38 Years of Progress
“I didn’t have an endocrinologist until I moved to Lexington. It really opened up my eyes to all the advances with diabetes. I’ve had my pump since 1997, and I can’t even imagine not having it. I worked with the diabetes educators at UK HealthCare in the 1990s. Since then, they’re always there if I need them, which has been so helpful. I know I can contact the diabetes educator or get an appointment anytime.”
When Jill Blake was growing up in the 1980s, Type 1 diabetes wasn’t talked about often. But after Jill started experiencing severe fatigue, excess thirst, weight loss and excess hunger, her mom made an appointment with her family doctor, who sent her to a hospital in Tennessee. When she arrived at the hospital, she was officially diagnosed with Type 1 diabetes. She was eleven years old.
“I stayed there a full week for nothing but education. They taught me how to give myself the insulin injections and check my urine for glucose—there weren’t finger sticks available where I was, only urine checks back then. I even practiced giving injections on the nurses, which is crazy to think about because today, that would never happen. They also had nutritionists and physical therapists meet with my mother and me, and the big message was: you can live a normal life with this. They told us, ‘Don’t be a sick person. Do your activities, do cheerleading. Do everything, but just make these adjustments, and always balance the exercise, eating and medication together. It is a new and different thing that you have to do, but you still can live a normal, good life.’”
In the 38 years since her diagnosis, Jill has proven her doctors right over and over again. Over those four decades, diabetes care has progressed, allowing her to stay healthy and live the life she wanted. She eventually became a nurse, moving to Lexington and working at UK HealthCare. At every step, and with every new technology, she worked with diabetes educators for resources and guidance.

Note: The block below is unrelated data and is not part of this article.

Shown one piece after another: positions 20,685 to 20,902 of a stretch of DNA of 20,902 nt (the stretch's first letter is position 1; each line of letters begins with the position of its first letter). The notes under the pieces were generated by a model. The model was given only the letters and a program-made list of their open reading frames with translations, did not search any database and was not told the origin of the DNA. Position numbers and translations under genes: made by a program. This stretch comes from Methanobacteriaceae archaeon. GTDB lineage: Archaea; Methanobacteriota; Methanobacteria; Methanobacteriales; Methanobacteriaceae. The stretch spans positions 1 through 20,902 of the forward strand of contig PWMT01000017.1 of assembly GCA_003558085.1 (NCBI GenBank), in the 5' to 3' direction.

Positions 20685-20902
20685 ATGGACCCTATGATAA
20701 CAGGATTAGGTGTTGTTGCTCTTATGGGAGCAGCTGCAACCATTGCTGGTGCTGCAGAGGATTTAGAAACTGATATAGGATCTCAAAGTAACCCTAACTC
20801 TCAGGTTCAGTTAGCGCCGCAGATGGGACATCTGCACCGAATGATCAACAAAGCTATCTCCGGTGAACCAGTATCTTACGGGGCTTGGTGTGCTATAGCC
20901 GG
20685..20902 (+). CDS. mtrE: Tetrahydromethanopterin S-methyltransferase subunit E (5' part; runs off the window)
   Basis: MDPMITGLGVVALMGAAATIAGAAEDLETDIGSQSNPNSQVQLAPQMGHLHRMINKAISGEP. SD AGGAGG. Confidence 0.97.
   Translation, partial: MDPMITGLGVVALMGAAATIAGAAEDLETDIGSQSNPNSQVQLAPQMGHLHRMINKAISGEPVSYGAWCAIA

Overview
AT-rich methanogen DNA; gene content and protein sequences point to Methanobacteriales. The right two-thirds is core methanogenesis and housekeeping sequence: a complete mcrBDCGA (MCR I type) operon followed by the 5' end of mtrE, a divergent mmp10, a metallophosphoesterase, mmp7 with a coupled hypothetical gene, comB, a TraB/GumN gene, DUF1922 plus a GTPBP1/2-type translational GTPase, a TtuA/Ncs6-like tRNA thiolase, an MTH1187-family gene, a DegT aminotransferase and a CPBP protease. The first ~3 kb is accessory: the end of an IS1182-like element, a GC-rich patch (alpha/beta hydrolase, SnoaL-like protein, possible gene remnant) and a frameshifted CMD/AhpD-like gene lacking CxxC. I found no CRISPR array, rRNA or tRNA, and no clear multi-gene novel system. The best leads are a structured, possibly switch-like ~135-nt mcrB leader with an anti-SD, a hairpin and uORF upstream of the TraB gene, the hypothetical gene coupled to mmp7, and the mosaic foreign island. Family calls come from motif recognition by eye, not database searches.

“The main reason I got the insulin pump was when my husband and I decided we wanted to try to have kids, and I knew how important having good control of your blood glucose was for a healthy pregnancy. So I worked with the diabetes educator at UK to help me through that.”
Most recently, Jill needed to switch to a new insulin pump—right around the time that COVID-19 hit in March of 2020. While Jill was unable to meet in person with her doctor and educators at Barnstable Brown Diabetes Center, she was still able to receive the care she needed through UK TeleCare.
“We immediately started doing the UK TeleCare appointments and Sheri Setser-Legg, the diabetes educator, had her demonstration pump. She was able to hold it up on the screen and I would hold mine up so she could show me what the screen should look like. It was just like we were sitting next to each other, and that was so comforting. She also showed me how to upload my pump data and my finger stick data into the computer. That way it would generate a report, which they can access from their end to help me make the adjustments. It’s just amazing.”
As the pandemic continues, Jill is grateful for the ability to continue communicating with her healthcare providers at UK HealthCare without risking exposure to COVID-19—especially since the virus may pose higher risks for people with diabetes.
“Even as a nurse, if you get a new piece of medical equipment—it’s kind of scary, everything can be different and new. Having diabetes, or any chronic illness, is having an extra sense of anxiety with COVID-19 going on. It just feels so good to know you can easily meet face to face with somebody if you feel you need that for guidance, or someone to help you work through an issue. It’s just a really good system, and I’m so glad they put it in place.”